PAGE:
Plaintiffs’ counsel sought an award of approximately $3.6 million.  Defendants responded that the modest benefits conferred by the Settlement Agreement compelled a fee of no more than $1 million, and that plaintiffs’ counsel’s expenses were excessive because they included “the redundant efforts of seven different plaintiffs firms and over 100 lawyers and other professionals who billed time on this matter.” As a result, defendants argued that plaintiffs’ counsel should only get “that portion of the more than $100,000 in expenses claimed that was necessary for the prosecution of this action.”

The Court concluded that the value of the therapeutic benefits the class received was approximately $1.6 – $3.0 million of which a fee award of 25% or $400K – 750K was reasonable for the benefit conferred by modifying the deal terms. As to the supplemental disclosure, the Court concluded that an award of $550K – $650K was reasonable. 

In an attempt to address the argument raised by the defendants about “unnecessary and duplicative efforts,” the Court said:

Defendants also contend that the expenses Plaintiffs’ counsel incurred, which exceeded $100,000, resulted from unnecessarily duplicative efforts by the various Plaintiffs’ firms involved in this matter. Therefore, Defendants urge the Court to allow reimbursement of only that portion of those expenses that Plaintiffs needed to incur.  Having already allocated a significant amount of the Court’s – and taxpayers’ – resources to this settlement, the Court declines to entangle itself further in any attempt to parse ‘necessary’ from ‘unnecessary’ expenses.  Rather, I consider it more productive and principled to treat the reimbursement of expenses as being subsumed within the analysis of Plaintiffs’ counsel’s request for attorneys’ fees. Such an approach provides a better incentive to counsel to manage their litigation expenses efficiently. Using that approach and for reasons discussed above, I award Plaintiffs’ counsel their attorneys’ fees and expenses at the upper end of the range that I have identified as reasonable, namely, $700,000 for the therapeutic changes and $650,000 for the supplemental disclosures, for a total of $1.35 million.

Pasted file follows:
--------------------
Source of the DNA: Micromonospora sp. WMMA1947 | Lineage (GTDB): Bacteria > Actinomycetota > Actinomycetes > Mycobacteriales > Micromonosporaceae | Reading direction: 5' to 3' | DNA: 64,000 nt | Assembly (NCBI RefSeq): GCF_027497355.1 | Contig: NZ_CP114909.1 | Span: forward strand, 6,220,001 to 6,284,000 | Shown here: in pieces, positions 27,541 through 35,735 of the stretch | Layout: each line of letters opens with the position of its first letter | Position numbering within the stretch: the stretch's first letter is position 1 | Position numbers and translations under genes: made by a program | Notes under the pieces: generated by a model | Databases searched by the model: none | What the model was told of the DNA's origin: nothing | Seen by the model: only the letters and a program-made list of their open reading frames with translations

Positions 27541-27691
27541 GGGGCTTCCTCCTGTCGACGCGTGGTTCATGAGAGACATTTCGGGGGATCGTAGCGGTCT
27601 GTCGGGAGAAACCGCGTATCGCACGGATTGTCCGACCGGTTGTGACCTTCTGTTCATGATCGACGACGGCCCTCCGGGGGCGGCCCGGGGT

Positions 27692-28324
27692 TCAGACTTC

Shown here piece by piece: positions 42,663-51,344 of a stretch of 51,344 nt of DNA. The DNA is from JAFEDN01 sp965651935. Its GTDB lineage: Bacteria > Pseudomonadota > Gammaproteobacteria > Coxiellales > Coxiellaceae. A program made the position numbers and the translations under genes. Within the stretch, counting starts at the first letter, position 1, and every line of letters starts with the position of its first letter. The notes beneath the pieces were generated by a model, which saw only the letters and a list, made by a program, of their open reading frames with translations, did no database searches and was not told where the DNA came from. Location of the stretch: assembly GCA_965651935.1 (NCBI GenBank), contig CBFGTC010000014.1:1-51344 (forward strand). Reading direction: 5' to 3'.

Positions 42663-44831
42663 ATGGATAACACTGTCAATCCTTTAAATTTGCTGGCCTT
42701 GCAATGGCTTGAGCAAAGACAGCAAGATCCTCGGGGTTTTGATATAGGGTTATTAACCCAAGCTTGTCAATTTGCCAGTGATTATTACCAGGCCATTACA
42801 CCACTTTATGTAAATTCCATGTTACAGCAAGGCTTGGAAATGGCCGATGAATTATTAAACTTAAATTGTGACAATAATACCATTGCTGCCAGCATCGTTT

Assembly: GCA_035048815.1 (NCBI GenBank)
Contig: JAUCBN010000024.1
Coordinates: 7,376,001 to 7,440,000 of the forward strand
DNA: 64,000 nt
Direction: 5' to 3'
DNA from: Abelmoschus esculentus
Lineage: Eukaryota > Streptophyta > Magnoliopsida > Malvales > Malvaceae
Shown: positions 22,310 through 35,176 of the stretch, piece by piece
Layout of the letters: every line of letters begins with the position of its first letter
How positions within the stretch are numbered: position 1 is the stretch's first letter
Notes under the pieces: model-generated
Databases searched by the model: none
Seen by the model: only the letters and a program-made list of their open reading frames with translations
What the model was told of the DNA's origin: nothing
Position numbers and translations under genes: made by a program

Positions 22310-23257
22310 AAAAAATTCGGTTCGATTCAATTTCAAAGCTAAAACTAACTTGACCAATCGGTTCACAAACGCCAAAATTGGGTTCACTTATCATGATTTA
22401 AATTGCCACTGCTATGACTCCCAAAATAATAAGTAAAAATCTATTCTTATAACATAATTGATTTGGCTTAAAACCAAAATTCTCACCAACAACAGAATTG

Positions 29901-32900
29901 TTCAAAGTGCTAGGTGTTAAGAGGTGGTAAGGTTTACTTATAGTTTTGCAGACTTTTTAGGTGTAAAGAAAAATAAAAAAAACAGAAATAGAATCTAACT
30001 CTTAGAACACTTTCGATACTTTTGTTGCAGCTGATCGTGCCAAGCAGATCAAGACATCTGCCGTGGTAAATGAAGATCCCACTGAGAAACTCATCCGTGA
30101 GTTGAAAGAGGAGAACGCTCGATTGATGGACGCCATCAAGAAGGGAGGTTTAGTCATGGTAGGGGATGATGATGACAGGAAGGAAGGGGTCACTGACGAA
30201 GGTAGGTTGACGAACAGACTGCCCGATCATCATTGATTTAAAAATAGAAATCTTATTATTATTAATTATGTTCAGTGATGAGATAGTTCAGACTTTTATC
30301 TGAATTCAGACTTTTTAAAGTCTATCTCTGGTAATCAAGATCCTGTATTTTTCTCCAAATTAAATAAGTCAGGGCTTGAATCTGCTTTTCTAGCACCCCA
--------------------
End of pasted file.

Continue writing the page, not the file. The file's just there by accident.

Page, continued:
Practice Tip and a Warning from the Court

The Court made two interesting observations about the status of the case pending before it.  First, the Court said that its analysis of this settlement issue would be very different, and much shorter, if this were a derivative action because 8 Del. C. § 327 and Court of Chancery Rule 23.1 require representative plaintiffs to maintain their status as shareholders throughout the derivative action, citing Lewis v. Anderson, 477 A.2d 1040, 1049 (Del. 1984).  In a direct action such as this, however, there is no contemporaneous and continuous ownership requirement. In addition, the Court gave counsel of glimpse of what is going to change, at least for Vice Chancellor Parsons.  The Court warned that next time things might be different:

The frequency with which Delaware courts have had to address the conduct of lead plaintiffs in recent months is troubling. When a class representative purports to object on behalf of itself and all others similarly situated only to decide later that the objected-to conduct may not have been all that bad, that representative is prone to appear more concerned about its own interests than those of the class.  That appearance undermines the trust shareholders place in lead plaintiffs and, in turn, effaces courts’ confidence in the adequacy of the representation that a lead plaintiff is capable of providing. Although I conclude ultimately that NOERS is an adequate class representative in this case, I do not reach that conclusion lightly. Lead plaintiffs must remain committed to fulfilling their obligations to those they represent throughout the litigation. Among other things, that should include thinking about more than the technical permissibility of their conduct, but also how their conduct is likely to be perceived.  Here, NOERS engendered a host of legitimate criticisms to its commitment to this case by choosing to take advantage of a ‘risk-free arbitrage’ opportunity. Technically permissible or not, that choice failed to reflect an appropriate level of regard and respect for NOERS’s position as a fiduciary for the class. As this case demonstrates, Delaware courts have good reason to expect more from those who would serve as lead plaintiffs in representative litigation. Accordingly, I may well employ a more bright line test in the future.

 (Emphasis added).